Crime Laundering Primer: Inside Ryuk Crime (Crypto) Ledger & Risky Asian Crypto Traders
Updated: Oct 8, 2021
By Vitali Kremez and Brian Carter
We are releasing the report today with the redacted version in research collaboration with the cybersecurity firm HYAS.
Inside a mature, prolific, targeted cybercrime operation.
Much has been written about the many families of ransomware over the past several years. Some of these ransomware families are operated by successful and disciplined criminal enterprises that function like any technology-focused business with developers, testers, and recruiters. The Ryuk family of ransomware has been particularly successful in economic terms as well as having a disruptive impact on many industries around the world. This article outlines some of the financial findings related to the group that might be useful for a broad audience.
It should come as no surprise that ransomware operators demand payment in Bitcoin. Bitcoin is a logical choice for a variety of reasons including the ability to remit payments without supervision or oversight of government authorities. Although the bitcoin blockchain is a public ledger that anyone can review, the addresses associated with payments aren’t necessarily known unless the individual using them is revealed somehow through a legal request or because the user intentionally associated their identity with one of their Bitcoin addresses. Disciplined criminal enterprises such as Ryuk know that handling millions of dollars in bitcoin ransom payments will attract the attention of security researchers and law enforcement. At some point, the Bitcoin will be converted to a fiat currency so that it can be used in the criminals’ local economy. The process of “cashing out” from crypto currency to fiat currency is what interests researchers because it represents the primary opportunity to identify the criminals by serving a legal process to a compliant exchange. Although there are alternatives to Bitcoin that offer better anonymity such as Monero, such alternatives have not enjoyed broad adoption among criminal organizations.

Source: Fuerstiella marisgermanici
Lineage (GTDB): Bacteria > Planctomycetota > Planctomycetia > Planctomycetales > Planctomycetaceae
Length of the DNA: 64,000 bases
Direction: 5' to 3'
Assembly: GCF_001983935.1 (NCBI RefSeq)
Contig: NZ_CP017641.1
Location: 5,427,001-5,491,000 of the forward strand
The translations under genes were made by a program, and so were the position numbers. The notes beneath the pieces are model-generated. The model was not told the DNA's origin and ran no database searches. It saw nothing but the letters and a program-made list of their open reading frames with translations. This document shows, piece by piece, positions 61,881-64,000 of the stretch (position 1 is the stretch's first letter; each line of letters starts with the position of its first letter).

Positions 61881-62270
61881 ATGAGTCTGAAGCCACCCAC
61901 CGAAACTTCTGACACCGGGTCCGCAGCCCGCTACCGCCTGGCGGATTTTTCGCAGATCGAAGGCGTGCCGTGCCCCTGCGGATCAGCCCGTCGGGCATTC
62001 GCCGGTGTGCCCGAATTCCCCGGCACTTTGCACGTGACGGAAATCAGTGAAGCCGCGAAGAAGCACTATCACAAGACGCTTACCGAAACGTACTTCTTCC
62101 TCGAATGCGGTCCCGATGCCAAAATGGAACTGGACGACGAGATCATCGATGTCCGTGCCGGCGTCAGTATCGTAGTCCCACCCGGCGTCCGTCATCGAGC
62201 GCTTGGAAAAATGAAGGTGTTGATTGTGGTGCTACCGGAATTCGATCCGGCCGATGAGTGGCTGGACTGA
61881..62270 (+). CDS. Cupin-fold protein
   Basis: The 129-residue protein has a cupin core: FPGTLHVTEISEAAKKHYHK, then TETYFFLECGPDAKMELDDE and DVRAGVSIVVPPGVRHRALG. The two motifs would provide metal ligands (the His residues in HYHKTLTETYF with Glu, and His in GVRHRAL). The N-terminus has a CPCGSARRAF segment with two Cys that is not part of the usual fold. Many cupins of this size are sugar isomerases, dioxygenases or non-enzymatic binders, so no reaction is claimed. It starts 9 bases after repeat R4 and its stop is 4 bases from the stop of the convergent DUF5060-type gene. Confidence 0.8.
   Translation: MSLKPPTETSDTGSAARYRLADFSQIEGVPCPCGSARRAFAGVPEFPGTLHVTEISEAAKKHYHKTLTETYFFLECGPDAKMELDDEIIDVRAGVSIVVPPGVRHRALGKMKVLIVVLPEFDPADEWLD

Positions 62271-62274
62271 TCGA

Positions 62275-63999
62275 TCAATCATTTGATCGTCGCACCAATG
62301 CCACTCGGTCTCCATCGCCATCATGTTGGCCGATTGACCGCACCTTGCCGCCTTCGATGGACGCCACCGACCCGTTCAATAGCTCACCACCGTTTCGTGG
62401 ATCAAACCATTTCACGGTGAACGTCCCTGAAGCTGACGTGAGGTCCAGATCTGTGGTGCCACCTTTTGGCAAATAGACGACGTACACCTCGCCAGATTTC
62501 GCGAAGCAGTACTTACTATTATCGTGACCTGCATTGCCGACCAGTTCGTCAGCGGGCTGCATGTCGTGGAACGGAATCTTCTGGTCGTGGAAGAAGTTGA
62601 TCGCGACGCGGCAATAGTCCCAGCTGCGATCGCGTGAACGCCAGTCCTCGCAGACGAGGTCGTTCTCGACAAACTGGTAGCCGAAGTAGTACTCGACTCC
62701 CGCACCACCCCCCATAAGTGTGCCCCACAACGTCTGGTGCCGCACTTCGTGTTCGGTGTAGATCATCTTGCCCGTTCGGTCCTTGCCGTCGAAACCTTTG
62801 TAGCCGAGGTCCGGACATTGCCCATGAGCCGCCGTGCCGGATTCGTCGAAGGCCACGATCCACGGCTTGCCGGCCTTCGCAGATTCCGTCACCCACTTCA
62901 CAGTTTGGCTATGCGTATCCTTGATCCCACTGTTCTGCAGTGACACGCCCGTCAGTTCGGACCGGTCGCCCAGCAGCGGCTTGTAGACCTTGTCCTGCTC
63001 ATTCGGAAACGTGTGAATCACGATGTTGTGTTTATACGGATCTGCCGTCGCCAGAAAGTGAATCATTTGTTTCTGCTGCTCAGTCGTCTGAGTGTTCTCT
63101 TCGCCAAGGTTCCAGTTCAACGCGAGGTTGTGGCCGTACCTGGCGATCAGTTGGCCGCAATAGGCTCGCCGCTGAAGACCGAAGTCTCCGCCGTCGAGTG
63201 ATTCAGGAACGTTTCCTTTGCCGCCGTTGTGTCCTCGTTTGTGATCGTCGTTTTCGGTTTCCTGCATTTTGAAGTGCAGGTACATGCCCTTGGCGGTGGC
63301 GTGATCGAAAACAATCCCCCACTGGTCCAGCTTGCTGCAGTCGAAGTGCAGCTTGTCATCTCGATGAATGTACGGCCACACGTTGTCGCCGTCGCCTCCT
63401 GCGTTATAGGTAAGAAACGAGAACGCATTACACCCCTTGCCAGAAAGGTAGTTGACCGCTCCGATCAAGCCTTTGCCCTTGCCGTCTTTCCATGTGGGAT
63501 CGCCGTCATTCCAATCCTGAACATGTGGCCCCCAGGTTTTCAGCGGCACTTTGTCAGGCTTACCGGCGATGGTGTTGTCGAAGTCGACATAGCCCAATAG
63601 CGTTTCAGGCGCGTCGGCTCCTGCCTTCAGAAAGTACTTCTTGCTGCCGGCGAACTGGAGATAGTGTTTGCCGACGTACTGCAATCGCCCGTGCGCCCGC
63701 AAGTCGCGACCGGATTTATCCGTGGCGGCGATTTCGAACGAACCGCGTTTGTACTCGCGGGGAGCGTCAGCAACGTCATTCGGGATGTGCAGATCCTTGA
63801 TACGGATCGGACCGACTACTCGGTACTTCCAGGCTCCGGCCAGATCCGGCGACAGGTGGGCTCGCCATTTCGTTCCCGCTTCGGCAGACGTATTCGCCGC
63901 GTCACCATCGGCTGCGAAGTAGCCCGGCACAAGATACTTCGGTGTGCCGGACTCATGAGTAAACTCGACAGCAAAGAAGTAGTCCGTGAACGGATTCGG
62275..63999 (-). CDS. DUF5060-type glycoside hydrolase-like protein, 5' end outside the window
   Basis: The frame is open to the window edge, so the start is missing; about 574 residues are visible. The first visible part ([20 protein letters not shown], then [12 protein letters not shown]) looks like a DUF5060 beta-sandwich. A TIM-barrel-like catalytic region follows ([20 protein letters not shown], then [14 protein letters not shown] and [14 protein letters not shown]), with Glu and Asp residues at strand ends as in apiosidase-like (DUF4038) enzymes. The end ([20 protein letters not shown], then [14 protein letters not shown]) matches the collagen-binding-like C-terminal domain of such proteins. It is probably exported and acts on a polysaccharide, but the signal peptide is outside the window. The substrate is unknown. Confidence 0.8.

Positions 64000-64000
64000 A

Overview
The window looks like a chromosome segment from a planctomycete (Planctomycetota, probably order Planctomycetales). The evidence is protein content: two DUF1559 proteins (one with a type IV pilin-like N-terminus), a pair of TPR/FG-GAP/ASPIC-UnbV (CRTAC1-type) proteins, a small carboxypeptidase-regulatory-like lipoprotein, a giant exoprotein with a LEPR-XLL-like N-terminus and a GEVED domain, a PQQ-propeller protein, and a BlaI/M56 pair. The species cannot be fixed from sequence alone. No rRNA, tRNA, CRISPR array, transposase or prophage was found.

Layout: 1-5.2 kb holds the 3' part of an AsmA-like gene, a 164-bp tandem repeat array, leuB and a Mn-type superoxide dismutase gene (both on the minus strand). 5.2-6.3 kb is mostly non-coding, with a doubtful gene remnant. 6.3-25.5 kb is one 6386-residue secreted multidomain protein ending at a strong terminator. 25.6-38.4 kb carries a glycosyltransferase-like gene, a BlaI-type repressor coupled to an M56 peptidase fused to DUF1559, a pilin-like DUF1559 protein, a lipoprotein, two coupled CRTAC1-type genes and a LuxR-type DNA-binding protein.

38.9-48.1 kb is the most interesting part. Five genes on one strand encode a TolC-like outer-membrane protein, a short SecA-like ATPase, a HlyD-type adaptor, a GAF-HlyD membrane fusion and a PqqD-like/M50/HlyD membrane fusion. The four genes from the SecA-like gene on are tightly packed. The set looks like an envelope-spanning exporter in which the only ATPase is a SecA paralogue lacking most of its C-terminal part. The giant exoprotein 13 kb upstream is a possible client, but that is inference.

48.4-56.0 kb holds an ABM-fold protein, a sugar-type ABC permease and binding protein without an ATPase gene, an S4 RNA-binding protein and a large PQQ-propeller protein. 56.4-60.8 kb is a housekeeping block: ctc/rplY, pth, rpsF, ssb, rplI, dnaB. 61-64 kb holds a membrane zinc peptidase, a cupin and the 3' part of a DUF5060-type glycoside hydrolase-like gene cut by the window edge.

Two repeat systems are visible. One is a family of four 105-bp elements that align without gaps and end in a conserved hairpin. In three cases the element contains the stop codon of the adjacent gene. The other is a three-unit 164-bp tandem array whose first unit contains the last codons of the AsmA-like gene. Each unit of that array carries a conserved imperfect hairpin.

Our research involved tracing payments involving 61 deposit addresses attributed to Ryuk ransomware. The Ryuk criminals send a majority of their Bitcoin to exchanges through an intermediary to cash out. The two primary (known) exchanges are Huobi and Binance, both of which are located in Asia. Huobi and Binance are interesting choices because they claim to comply with international financial laws and are willing to participate in legal requests but are also structured in a way that probably wouldn’t obligate them to comply. In addition, both Huobi and Binance are companies that were founded by Chinese nationals but moved their business to other countries that are more friendly to cryptocurrency exchanges. Both exchanges require identity documents in order to exchange cryptocurrencies for fiat or to make transfers to banks, however it isn’t clear if the documents they accept are scrutinized in any meaningful way. A legal authority can request identity details for the individuals receiving the payments. We would not expect successful criminal enterprises like Ryuk to make use of a US-based exchange although we have observed other ransomware operators taking this approach.
In addition to Huobi and Binance, which are large and well-established exchanges, there are significant flows of crypto currency to a collection of addresses that are too small to be an established exchange and probably represent a crime service that exchanges the cryptocurrency for local currency or another digital currency. Significant volumes of bitcoin move from the laundering service to Binance, Huobi, and crime markets that we have identified through traced payments.